Lenders must also document the receipt of the income, which can be tough if the payments are paid in cash or are paid sporadically. It is best to speak to an experienced loan officer prior to applying for a loan to ensure that your child support or alimony payments can be considered as a source of income, as this can make a huge difference in whether or not you qualify for a loan.

On the flip side, if you are paying court-ordered child support or alimony and are applying for a loan, this will be considered a liability and will count toward your debt-to-income ratio, an important factor that lenders use to assess the client’s ability to pay back the loan.  

It is important to review all your debts and assets carefully before starting the mortgage application process so that you know where you stand financially.

Credit

You should also be monitoring your credit throughout the entire process to ensure that you are keeping up with your debts and making payments on time. In some circumstances, your credit make take a hit during the separation/divorce as debts and payments are being sorted out and agreements are being made by both parties.

Keeping up with your regular payments both during and after the divorce is critical to keeping your credit score healthy- yet it is not always possible. Some loan programs might allow for “extenuating circumstances” due to a “life event,” where the lender takes a closer look at the credit issues to determine if they resulted because of the divorce but have since been sorted out.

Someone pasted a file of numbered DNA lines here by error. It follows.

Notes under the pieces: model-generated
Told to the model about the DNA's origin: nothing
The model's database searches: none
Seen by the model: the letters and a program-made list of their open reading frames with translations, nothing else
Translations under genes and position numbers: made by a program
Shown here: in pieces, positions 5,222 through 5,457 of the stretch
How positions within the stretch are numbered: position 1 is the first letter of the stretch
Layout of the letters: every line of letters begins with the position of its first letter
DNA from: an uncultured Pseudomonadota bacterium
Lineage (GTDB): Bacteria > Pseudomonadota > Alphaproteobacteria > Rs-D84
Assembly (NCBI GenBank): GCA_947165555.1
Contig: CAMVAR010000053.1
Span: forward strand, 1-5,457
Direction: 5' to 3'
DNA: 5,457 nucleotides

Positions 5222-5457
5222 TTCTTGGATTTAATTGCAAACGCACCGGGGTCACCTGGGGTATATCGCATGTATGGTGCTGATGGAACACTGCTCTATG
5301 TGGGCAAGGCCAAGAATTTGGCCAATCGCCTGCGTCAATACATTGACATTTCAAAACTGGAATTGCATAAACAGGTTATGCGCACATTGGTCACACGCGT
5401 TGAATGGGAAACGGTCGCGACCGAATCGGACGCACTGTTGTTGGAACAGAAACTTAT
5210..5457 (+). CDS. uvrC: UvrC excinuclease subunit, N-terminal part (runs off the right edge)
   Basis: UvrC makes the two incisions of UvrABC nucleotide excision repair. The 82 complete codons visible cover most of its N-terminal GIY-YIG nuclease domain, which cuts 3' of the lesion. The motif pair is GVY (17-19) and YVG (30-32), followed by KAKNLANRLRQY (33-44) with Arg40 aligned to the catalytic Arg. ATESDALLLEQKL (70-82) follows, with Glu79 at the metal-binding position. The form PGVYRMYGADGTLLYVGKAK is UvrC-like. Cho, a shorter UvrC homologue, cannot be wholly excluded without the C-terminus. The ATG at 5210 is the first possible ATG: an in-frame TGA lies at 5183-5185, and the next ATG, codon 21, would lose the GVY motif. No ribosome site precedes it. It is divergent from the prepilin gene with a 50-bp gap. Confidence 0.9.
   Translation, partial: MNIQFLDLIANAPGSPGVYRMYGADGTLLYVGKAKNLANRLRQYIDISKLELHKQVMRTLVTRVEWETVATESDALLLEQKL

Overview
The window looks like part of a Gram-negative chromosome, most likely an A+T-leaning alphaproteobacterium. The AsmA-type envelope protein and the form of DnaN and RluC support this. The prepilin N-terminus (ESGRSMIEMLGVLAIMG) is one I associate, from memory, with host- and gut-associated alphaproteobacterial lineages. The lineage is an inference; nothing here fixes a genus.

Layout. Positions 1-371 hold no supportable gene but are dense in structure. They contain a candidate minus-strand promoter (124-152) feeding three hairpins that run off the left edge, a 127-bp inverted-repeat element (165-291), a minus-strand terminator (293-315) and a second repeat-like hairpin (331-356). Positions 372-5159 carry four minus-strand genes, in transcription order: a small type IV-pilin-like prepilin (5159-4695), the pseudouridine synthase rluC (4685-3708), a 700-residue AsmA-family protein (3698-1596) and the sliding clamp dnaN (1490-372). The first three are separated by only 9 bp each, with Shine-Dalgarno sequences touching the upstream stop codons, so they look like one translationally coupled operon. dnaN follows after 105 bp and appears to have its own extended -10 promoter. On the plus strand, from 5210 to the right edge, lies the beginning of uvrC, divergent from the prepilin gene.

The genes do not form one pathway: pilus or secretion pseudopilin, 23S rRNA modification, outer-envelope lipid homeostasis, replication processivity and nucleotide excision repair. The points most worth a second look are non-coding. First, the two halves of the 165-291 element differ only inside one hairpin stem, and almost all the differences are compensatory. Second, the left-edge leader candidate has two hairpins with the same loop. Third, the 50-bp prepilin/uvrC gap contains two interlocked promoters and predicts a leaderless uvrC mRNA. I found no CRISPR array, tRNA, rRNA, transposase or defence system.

Speak with a loan officer about your credit and how you might be able to work around it. In some instances, it just might take some time to rebuild your credit by paying down debts and making payments on time.

A divorce is a hard process, and it can be financially and emotionally challenging. Take the time to think over your options before moving forward with a home purchase. It is important that you are ready to take on the responsibilities of homeownership again before entering into such a large agreement. No matter what you decide, it is important to have the right professionals by your side.

Always speak with your attorney, loan officer and real estate agent to get solid advice that pertains to your personal situation.